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By Debbie le Quesne

Disabled good as gold – but attitudes are still shameful

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It doesn’t seem many weeks ago I was blogging about the Paralympics and trumpeting the new realisation which seemed so apparent that disabled people were quite literally good as gold.

So I was really shocked last night to hear on the news that the Games, which were meant to change our views of people with disabilities, had failed to do so.

What is wrong with people?

Just 100 days since the Games ended, a new survey carried out by Scope shows that discrimination continues.

While Paralympians themselves continue to enjoy celebrity status, two-thirds of people living with disabilities feel that the games have done nothing to improve how they are treated and spoken to. How shameful is this!

         Some 72 per cent said that the Paralympics had a positive impact on attitudes towards the disabled in general; 53 per cent said they still regularly experience discrimination: and 67 per cent said that the Paralympics have done nothing to improve the way they are spoken to

 

The Director of Public Prosecutions Keir Starmer QC has now called for more to be done about the number of hate crimes against those with disabilities.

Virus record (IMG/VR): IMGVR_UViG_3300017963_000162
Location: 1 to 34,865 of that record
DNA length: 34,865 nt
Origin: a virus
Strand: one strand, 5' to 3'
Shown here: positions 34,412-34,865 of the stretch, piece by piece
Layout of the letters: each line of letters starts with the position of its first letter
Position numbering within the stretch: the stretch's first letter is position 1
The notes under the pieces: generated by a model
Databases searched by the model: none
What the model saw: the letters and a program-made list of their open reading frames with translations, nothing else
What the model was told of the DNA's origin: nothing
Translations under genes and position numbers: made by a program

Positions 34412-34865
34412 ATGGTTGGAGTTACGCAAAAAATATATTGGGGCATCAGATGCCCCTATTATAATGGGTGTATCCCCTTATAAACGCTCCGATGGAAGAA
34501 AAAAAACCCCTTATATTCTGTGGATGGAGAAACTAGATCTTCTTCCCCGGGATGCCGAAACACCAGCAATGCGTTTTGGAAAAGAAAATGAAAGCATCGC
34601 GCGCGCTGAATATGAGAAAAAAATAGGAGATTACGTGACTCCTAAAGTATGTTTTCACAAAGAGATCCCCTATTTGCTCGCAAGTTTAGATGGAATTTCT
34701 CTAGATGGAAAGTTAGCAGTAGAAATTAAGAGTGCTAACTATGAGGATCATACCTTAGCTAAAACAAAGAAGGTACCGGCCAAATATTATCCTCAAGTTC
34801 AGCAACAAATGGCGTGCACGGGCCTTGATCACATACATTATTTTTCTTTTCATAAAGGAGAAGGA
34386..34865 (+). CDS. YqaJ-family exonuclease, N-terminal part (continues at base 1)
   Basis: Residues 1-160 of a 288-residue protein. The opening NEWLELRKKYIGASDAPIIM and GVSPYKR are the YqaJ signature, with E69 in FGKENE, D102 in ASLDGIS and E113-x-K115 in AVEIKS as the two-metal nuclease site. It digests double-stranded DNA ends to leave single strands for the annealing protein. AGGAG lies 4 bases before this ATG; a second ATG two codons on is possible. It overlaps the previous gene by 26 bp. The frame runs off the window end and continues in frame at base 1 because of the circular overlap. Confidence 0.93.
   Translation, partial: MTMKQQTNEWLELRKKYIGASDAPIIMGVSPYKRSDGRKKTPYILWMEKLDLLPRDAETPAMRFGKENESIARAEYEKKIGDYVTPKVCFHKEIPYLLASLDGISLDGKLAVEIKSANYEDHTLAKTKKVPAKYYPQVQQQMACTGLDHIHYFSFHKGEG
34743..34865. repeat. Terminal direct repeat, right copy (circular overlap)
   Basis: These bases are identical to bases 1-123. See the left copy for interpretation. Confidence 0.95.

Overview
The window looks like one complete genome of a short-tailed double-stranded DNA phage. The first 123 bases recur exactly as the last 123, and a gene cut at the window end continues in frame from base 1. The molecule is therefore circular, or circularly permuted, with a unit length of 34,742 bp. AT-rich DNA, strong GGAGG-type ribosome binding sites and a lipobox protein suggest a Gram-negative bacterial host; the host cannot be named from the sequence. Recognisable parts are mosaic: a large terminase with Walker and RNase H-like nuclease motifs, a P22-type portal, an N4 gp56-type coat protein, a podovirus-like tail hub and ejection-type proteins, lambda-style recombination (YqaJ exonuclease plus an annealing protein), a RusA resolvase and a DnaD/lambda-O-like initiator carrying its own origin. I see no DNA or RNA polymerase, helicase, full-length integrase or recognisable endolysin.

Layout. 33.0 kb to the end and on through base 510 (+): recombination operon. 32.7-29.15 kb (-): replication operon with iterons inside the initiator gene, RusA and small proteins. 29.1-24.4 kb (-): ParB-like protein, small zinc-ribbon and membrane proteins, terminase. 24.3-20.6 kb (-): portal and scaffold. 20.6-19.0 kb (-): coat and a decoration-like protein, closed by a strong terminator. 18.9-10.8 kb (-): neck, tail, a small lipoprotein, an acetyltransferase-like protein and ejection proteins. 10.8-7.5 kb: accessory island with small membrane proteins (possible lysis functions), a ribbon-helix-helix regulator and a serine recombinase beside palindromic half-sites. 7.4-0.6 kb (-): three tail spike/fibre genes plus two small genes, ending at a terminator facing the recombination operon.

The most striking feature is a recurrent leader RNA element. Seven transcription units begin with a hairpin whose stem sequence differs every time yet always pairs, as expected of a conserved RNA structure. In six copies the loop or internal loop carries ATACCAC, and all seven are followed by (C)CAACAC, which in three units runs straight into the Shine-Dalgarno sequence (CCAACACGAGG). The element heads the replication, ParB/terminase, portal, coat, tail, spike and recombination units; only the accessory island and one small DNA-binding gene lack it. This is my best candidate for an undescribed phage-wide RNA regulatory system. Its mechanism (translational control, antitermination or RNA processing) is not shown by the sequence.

Starmer said on ITV News: “Like everybody else I thought the Paralympics were fantastic, the sheer number of people that watched and appreciated what was going on was quite incredible.

“I hope that has enhanced our understanding of people with disabilities, my fear is that the surveys continue to show a high level of abuse. It is the surveys of ordinary people, day in day out, that are really important to this debate.”

One man with learning difficulties has said that he has repeatedly suffered abuse in the street due to his disability.

Roger Grange told ITV News that as well as name calling by both children and parents he has also been physically attacked.

The 60-year-oldsaid that he did not believe that the Paralympics has had any impact on the way people spoke to him or treated him.

Paralympian Dave Clarke, who captained the Blind Football team, said that the games are not responsible for changing attitudes, “I think it’s very naive to expect the Paralympics to solve the ills of discrimination and abuse.”

And so we could go on and on . . . and on. After hearing the report I just felt sad, knowing how hard our carers who worked with the disabled lobby on their behalf for a better deal in life.

For me and countless others, the Paralympics was a golden milestone and hugely enlightening.

I still think I believe that education can change people’s prejudices, but I’m struggling to make a good case for that philosophy at present. Surely the Paralympics with the GB teams securing 120 medals, 34 of them gold, was the greatest lesson anyone could have given to enhance the cause for society to embrace these brilliant athletes as equals. Apparently not, it seems.

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